Six days in the life of Wilhelm: a detached man without qualities. He wants to write, so his mother gives him a ticket to Bonn, telling him to live. On the train he meets an older man, an ...
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A traveling projection-equipment mechanic works in Western Germany along the East-German border, visiting worn-out theatres. He meets with a depressed young man whose marriage has just broken up, and the two decide to travel together.
On location in Portugal, a film crew runs out of film while making their own version of Roger Corman's Day the World Ended (1955). The producer is nowhere to be found and director Friedrich... See full summary »
In 17th-century Salem, Hester Prynne must wear a scarlet A because she is an adulteress, with a child out of wedlock. For seven years, she has refused to name the father. A vigorous older ... See full summary »
Hans Christian Blech,
During the '35th Cannes International Film Festival' (14th-26th May 1982), German director Wim Wenders asked a sample of 15 other international film directors to get, each one at a time, ... See full summary »
The director Friedrich Monroe has trouble with finishing a silent b&w movie about Lisbon. He calls his friend, the sound engineer Phillip Winter, for help. As Winter arrives Lisbon weeks ... See full summary »
Six days in the life of Wilhelm: a detached man without qualities. He wants to write, so his mother gives him a ticket to Bonn, telling him to live. On the train he meets an older man, an athlete in the 1936 Olympics, and his mute teen companion, Mignon. She's an acrobat in market squares for spare change. An actress, whom Wilhelm gazes at, joins them. Then, a plump young man introduces himself, having heard them talk of poetry. He takes them to his uncle's, except it's the wrong house; they interrupt a man's suicide. He invites them to stay. The actress tries to connect to Wilhelm. Couplings and rare bursts of feeling come as surprises; other characters remain alone. Written by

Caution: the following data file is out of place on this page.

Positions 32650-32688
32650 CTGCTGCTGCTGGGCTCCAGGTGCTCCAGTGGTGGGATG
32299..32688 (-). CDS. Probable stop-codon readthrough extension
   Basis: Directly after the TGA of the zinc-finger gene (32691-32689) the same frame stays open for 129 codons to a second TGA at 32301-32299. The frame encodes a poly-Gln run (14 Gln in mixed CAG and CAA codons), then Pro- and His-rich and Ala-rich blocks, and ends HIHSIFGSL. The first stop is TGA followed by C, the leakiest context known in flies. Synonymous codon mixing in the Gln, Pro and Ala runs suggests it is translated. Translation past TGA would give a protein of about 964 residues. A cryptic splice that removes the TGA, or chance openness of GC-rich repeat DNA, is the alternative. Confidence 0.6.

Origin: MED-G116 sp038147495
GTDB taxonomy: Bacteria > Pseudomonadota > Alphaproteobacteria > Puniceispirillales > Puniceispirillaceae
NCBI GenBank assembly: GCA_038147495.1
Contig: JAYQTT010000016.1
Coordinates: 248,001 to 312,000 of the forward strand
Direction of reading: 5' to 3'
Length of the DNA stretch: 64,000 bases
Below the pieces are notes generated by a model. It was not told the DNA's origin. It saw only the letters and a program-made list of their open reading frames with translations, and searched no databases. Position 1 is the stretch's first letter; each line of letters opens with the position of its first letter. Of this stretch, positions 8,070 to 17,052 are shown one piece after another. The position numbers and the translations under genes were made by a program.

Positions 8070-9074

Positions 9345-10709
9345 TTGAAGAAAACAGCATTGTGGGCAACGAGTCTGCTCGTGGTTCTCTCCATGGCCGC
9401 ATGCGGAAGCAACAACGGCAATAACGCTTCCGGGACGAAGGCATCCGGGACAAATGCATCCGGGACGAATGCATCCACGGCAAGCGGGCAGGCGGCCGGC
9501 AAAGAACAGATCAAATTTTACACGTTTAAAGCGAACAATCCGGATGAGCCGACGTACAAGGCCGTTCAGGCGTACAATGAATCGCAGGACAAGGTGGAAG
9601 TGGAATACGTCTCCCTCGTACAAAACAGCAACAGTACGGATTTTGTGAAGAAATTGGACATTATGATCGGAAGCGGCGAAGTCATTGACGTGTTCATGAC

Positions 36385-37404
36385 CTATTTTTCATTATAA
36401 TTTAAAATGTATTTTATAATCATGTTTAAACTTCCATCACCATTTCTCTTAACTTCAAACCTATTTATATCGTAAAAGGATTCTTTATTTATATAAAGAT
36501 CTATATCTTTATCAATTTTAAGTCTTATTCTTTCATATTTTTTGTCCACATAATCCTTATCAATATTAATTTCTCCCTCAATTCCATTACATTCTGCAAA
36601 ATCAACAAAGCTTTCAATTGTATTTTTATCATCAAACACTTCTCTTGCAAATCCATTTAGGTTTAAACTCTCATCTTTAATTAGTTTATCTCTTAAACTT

And, to be honest with you, I haven't seen "The Wrong Move" in many years.
That said, I possibly lacked the life experience(s) to understand the unspoken message. But I did find the "freeflow" aspect of the journey interesting. Certain visual images along the way were filmed matter-of-fact, like Truffaut's characters who appear dramatically and yet, have no actual connection to the story.
I remember feeling unsatisfied with the film's resolution. (How the "journey" was resolved). But then again, perhaps it was unrealistic to expect anything else.
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